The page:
The aftereffects of up to 100 outdoor industry acquisitions in the past nine months have disrupted the reporting of data to CMR. Newly merged companies are "having a hard time coordinating their [two different software] reporting systems," said Melanie White, CMR's VP-outdoor services.
Since fourth quarter 1996, the Outdoor Advertising Association of America, which relies on CMR numbers, has been unable to break out spending in particular categories such as tobacco. Full-year 1996 revenue was delayed, and, most recently, OAAA said first-quarter 1997 figures increased 8% over the same period in 1996-while Competitive Media Reporting found an 8.7% decrease.
"Outdoor revenue numbers have always been underreported by CMR, and now it's even more so" due to consolidation in the outdoor industry, said OAAA President Nancy Fletcher.
CMR will ease another reporting problem soon when it starts to track additional outdoor venues. The company expects to begin reporting eight-sheet poster data by the second quarter of 1997 and later will add transit and other forms once it has updated its tracking software.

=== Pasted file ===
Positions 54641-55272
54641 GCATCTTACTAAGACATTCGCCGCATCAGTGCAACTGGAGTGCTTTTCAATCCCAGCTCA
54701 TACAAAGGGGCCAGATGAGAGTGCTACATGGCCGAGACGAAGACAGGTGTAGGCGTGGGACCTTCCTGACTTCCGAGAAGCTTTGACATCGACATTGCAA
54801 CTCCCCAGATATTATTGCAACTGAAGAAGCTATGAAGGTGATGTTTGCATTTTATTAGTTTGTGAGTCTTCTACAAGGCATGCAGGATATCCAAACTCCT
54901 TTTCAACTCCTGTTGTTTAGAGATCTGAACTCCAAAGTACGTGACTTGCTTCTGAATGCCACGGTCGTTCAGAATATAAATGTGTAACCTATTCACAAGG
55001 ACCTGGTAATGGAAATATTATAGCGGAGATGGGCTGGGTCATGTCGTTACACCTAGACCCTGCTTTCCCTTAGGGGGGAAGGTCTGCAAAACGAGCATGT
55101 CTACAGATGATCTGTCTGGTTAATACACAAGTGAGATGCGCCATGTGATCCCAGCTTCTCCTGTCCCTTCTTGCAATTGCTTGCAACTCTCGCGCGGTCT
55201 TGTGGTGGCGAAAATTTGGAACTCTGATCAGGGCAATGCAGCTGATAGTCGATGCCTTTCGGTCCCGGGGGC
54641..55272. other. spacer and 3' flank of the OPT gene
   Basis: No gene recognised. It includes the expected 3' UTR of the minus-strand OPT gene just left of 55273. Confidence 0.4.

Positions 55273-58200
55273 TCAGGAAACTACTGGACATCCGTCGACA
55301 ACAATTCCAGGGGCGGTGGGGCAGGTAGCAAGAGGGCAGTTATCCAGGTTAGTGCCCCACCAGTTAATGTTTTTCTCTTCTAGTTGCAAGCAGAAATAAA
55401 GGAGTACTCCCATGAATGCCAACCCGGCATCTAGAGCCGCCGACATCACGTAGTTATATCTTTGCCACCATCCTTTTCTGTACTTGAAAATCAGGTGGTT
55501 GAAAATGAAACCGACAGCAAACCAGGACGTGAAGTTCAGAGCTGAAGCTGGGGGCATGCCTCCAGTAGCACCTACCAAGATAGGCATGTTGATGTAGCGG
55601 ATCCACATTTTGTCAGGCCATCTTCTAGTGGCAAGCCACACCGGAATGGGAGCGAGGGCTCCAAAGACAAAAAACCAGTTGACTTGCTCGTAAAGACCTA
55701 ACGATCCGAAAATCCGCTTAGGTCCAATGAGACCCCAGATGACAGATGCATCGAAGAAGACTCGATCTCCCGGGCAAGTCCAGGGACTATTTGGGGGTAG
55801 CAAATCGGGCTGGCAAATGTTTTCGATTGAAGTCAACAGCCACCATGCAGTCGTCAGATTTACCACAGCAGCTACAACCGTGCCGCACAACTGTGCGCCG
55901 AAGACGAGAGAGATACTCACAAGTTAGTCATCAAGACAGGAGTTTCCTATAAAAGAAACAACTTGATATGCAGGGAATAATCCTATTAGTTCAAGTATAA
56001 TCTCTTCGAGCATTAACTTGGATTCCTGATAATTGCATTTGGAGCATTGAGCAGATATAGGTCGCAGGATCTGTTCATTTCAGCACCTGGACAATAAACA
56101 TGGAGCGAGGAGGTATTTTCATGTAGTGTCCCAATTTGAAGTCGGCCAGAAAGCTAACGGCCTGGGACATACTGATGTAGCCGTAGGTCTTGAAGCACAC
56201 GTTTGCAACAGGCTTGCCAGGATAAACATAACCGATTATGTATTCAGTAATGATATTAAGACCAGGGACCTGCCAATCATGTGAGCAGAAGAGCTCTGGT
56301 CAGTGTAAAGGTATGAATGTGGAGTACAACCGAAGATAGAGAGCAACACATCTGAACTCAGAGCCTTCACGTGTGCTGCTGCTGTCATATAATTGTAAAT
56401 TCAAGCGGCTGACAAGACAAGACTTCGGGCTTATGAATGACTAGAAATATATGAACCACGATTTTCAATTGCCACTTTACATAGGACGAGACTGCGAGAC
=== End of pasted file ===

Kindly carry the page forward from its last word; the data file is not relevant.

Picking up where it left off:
Eight-sheet and transit advertising combined is estimated at a growing 11% of the industry total.
Up until now, CMR tracked only full-size boards at 54 of about 600 outdoor companies, totaling $1.3 billion in revenue last year. That leaves out much of the $3.76 billion represented by all out-of-home companies, Ms. Fletcher said.
Also, major cities such as New York, Atlanta and Cleveland are adding significant outdoor "furniture" contracts-such as kiosks and newsstands-where there was no revenue before. Non-traditional outdoor media are expected to contribute 10% to 15% growth, compared with 8% to 10% for traditional outdoor.
OWNERS TO COOPERATE
Outdoor owners themselves historically have not provided full information to CMR. Not until 1992 did giant 3M Media (recently acquired by Outdoor Systems) begin reporting even its national transactions, which made up only 40% of its billings.
But at an OAAA board meeting last May, the industry finally attained unanimous support and agreed to report to CMR.
Previously, "I had members who said, `My revenues are none of anyone's business,"' Ms. Fletcher said. "But now they realize advertisers want to track spending. We're the only medium that's self-reported."